The Unexamined Life is Not Worth Living, or is it?

“to talk every day about virtue and the other things about which you hear me talking and examining myself and others is the greatest good to man, and that the unexamined life is not worth living” Socrates, as quoted in Plato’s Apology


You buy a second-hand car. It runs beautifully for the first month. Then it makes a strange noise. At first you choose to wait to see if the noise abates all by itself. But it gets louder. You look under the bonnet, and finding nothing obviously wrong, you take it to a mechanic to investigate.

Your usually attentive friend hasn’t made contact in over a month. You check with other friends; they confirm that she’s MIA. You call this friend out of the blue to find out what’s going on.

This is the strength of the human animal – to not just react instinctually, but to understand, and act rationally. We are used to doing this every day with our objects – cars, phones etc. We do this with our personal relationships.

What about ourselves? When something is not going well with us, what do we do? Many people examine themselves to uncover the reasons for their problems:

Feeling rundown? Maybe my diet is wrong. Maybe I need more exercise. Perhaps I’m overworked, and I need a holiday. Sometimes we just need to add or subtract a certain behaviour from our lives and we’re good to go.

And then there’s another level of self-examination. When we analyse our thinking styles, or beliefs, or even the structure of our own personality, we delve deeper into our problem:

Feeling rundown, but can’t muster the motivation to exercise more or change diet? Might be due to a fear of failure – the disappointment of setting a goal and not seeing it through. Maybe it’s that I feel essentially unattractive, and that no amount of exercise will help. Maybe I worry that if I exercise more, I’ll set an expectation for myself that will be hard to live up to.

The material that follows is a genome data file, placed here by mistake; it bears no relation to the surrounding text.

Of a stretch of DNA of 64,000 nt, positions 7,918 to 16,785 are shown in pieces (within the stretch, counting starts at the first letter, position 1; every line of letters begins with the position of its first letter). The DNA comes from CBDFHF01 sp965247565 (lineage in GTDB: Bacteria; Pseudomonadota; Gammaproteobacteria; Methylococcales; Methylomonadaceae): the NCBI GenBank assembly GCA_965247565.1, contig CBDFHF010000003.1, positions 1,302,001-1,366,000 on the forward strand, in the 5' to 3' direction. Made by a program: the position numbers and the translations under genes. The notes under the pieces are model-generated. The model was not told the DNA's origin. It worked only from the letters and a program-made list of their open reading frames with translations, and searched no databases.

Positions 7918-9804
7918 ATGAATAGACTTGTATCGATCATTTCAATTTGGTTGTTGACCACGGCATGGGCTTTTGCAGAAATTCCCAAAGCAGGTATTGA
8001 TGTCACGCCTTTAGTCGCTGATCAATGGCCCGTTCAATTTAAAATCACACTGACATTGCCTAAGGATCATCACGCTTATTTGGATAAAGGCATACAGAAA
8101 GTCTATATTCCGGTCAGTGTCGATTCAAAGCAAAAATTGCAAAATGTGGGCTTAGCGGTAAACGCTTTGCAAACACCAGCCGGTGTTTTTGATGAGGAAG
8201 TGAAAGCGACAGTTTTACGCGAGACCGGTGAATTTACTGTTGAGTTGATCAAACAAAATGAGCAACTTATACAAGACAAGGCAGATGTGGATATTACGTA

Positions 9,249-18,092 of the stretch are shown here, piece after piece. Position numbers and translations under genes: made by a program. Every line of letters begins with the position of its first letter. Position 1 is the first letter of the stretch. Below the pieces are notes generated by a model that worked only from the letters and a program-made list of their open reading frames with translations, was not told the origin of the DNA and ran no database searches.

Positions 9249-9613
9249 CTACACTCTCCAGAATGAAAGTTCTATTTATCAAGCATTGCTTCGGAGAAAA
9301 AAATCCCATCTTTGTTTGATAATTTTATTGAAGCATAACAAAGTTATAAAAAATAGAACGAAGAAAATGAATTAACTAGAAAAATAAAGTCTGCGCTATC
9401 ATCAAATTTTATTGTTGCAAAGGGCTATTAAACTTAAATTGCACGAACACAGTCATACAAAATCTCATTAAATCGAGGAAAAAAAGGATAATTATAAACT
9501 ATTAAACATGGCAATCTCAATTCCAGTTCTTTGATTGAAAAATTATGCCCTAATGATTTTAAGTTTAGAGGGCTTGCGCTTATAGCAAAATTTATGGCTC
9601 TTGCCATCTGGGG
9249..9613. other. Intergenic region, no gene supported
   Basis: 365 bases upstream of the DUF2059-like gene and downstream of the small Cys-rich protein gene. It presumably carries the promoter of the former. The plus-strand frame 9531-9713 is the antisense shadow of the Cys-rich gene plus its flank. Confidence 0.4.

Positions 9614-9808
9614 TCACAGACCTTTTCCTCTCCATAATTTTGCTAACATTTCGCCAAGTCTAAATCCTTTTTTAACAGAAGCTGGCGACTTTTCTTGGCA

This second sort of examination is much more difficult that the first. It’s especially difficult on your own. We only see the world through our own goggles. These goggles might contort reality grotesquely, but we’d never know because we can’t see reality through anyone else’s goggles. We need others, or at least one good other, to help us understand our ourselves and own goggles.

None of us have 20:20 insight. To self-examine well we need a guide. But offering examination to others can be dangerous:

Socrates lived in Athens from 469–399 BCE. He said the abovementioned quote during his trial for impiety and corruption, for which he was found guilty by his peers and sentenced to death. Socrates was, by his own admission, literally a pain in the ass (he called himself a “gadfly” – a type of pest known to bite the backsides of donkeys).

For Socrates, his life mission was to rationally understand what we mean when we use commonly used concepts like bravery and love. And for his trouble in helping Athenians become more semantically rigorous, he was sentenced to death. It can be dangerous to offer unsolicited examination of the lives of others.

Psychologists are trained to use the “Socratic Method”, a style of questioning that mimics Socrates being a pain in the ass. It is not always a comfortable process to be on the couch being asked questions in this manner – even with a kind and empathic therapist. And as for being the asker of these questions – you often keenly feel the discomfort. It doesn’t feel life and death, like it was for Socrates, but it does feel a little dangerous. What’s at risk?

Self-examination is dangerous for your identity, your persona. The goggles you wear, the concepts you use, how you define yourself, your beliefs, these make up YOU. The process of self-examination can and should be transformational.

Transformation is needed at times. And never more so than now, in this changesaturated world. Like the snake that sheds its skin, we are increasingly forced to change our identity.

Is the unexamined life not worth living? I would say no. Examining your life is hard and dangerous, and there is no going back. It’s not for everyone, all of the time.

And for some people it becomes self-indulgent naval gazing. Self-examination tends to follow the law of diminishing returns. After a certain point, we derive less and less understanding of ourselves for every hour spent in self-examination. Better to engage in it when it is really needed.

And when is it needed? Its needed when things aren’t working. When you have the sense that something about your thoughts, or beliefs, or identity, or personality is just not working.

Then seek help.

Just don’t shoot the messenger.

One thought on “The Unexamined Life is Not Worth Living, or is it?”

Speak Your Mind


Suite C5
102-106 Boyce Rd
Maroubra Junction, NSW 2035
(02) 8958 2585

Have Questions?
Send a Message!

By submitting this form via this web portal, you acknowledge and accept the risks of communicating your health information via this unencrypted email and electronic messaging and wish to continue despite those risks. By clicking "Yes, I want to submit this form" you agree to hold Brighter Vision harmless for unauthorized use, disclosure, or access of your protected health information sent via this electronic means.